Telcos companies Deutsche Telekom, Orange, Telefonica and T-Mobile US are testing as to whether blockchain could be used to create and sign inter-operator roaming discount contracts.
The current system requires the agreements to be drafted, signed and then implemented by hand. The main idea of this project is that by using blockchain, the process will become automated.
The reason why blockchain could be useful in this situation – apart from automation offered by smart contracts – is due to its role as a neutral and non-partial intermediary, which is trusted by both parties. Blockchain authenticates both parties and facilitates the transfer – of either information or money – between the two, without either side having to put their faith into the other.
“This innovative development provides a new layer of trust, as the agreed-upon terms cannot be subsequently changed or tampered with,” said Deutsche Telekom. “In addition, it allows a holistic, analytic view of agreements, enabling further automation of the roaming wholesale workflow in the future, for example settlement processes between operators.“
There are of course, alternative ways to do this, however blockchain doesn’t need the same degree of administration that a normal middleman does, so it is expected to offer high efficiency at much lower costs.
Cost and efficiency is an increasingly critical issue to roaming.
The introduction of offers such as roam like at home and the abolishment of roaming fees in the EU, have resulted in decreasing international revenue. In 2019, Juniper research predicted that, overall roaming revenue will remain flat at $51 billion per year for the next four years. This is despite a continuous rise in the number of international travelers.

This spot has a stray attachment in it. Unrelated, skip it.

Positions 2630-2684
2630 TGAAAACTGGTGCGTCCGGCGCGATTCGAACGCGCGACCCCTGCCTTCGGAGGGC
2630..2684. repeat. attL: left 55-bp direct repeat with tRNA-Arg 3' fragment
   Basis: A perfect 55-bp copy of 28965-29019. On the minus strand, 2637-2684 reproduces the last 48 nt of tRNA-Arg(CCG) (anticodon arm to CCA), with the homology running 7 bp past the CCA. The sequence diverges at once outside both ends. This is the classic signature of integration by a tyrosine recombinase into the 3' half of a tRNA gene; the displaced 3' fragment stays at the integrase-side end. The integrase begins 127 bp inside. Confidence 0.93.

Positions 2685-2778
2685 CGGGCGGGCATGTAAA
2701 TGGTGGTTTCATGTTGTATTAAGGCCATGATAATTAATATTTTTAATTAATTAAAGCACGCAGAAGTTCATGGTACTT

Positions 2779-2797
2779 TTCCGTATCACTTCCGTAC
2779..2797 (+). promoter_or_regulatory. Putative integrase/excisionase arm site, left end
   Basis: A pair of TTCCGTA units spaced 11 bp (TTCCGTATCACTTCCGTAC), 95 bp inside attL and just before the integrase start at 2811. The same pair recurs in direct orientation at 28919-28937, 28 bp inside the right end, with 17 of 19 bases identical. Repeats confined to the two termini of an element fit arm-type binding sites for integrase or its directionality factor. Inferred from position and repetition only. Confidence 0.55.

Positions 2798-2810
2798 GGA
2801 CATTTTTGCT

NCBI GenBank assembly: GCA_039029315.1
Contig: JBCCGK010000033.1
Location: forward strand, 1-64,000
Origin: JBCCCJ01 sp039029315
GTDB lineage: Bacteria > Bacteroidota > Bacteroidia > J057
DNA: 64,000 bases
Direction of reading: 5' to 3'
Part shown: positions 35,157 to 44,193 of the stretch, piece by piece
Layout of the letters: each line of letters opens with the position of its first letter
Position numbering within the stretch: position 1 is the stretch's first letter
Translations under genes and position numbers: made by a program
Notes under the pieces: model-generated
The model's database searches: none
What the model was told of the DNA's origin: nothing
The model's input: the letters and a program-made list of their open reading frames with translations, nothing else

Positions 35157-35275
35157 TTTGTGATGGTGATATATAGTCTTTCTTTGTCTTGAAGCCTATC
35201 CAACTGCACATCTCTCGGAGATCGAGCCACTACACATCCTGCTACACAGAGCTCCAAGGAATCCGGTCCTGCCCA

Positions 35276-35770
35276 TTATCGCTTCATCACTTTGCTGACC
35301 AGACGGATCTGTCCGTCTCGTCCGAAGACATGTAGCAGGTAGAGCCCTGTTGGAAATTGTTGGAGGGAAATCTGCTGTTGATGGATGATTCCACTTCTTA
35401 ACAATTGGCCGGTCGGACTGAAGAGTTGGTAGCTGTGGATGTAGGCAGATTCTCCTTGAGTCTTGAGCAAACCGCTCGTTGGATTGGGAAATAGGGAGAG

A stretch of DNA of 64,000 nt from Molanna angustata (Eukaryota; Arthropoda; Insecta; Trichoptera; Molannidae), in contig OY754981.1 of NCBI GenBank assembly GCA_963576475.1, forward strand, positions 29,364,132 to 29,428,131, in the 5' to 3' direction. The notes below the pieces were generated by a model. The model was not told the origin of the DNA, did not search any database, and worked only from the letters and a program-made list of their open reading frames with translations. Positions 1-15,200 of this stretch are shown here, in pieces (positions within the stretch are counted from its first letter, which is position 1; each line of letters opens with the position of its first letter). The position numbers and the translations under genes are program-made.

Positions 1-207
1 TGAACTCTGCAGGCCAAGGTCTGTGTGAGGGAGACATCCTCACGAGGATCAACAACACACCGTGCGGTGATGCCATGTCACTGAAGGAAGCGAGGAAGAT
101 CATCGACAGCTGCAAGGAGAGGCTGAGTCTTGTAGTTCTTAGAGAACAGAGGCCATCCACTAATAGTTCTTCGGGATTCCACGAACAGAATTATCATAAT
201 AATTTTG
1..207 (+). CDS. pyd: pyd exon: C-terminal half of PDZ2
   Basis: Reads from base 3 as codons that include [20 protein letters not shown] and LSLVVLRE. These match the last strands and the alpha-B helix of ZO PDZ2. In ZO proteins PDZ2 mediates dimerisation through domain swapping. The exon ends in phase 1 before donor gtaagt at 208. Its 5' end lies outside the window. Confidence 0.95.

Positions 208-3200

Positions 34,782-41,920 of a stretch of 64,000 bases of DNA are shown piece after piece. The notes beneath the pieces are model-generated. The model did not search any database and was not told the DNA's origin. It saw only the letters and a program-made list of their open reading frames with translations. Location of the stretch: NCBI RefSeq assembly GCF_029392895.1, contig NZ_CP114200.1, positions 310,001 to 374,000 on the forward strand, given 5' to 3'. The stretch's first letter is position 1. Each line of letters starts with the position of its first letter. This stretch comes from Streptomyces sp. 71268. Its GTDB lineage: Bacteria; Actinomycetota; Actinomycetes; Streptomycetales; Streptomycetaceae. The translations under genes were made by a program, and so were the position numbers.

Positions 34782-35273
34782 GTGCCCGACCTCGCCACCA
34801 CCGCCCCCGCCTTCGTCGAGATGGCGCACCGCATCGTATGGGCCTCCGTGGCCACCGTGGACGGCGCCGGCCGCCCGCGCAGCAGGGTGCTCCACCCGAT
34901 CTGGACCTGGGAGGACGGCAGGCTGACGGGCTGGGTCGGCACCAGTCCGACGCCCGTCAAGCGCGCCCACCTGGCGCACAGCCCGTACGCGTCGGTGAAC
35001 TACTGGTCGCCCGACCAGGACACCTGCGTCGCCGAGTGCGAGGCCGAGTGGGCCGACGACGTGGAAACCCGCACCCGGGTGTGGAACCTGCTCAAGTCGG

Also, roaming is becoming a much more complex concept, as telcos are looking to offer a broader range of cross-border IoT services delivered by various access technologies, such as LTE-M and NB-IoT. Businesses cannot be expected to pay expensive roaming fees to collect data from potentially hundreds of sensors that are attached to assets being shipped to or passing through other countries.
Furthermore, the cross-border IoT marker is predicted to become much more competitive due to the emergence of satellite IoT. Several players are in the process of deploying small satellite constellations that will offer global coverage in remote areas. An example of this is Sklo, who plan to deploy NB-IoT connectivity at low cost, using satellites that are already in orbit.
Consequently, there is pressure on telcos companies to simplify their roaming processes and this is where the blockchain should come in to play.
“The inter-operator workflow in roaming has been basically unchanged for the last 20 years,” said Rolf Nafziger, SVP of Deutsche Telekom Global Carrier, in a statement.
“In the near future however, new services like NB-IoT, LTE-M or VoLTE and other quality-based services will drastically increase the complexity of inter-operator discount agreements and respective settlements,” he said. “This blockchain-based solution is the start of automating sections of our workflow. It will put us in a position to handle the additional complexity while increasing overall efficiency.” The system was developed by T-Labs, but Deutsche Telekom said plans are underway to open-source the code, making it free-to-use by other telcos.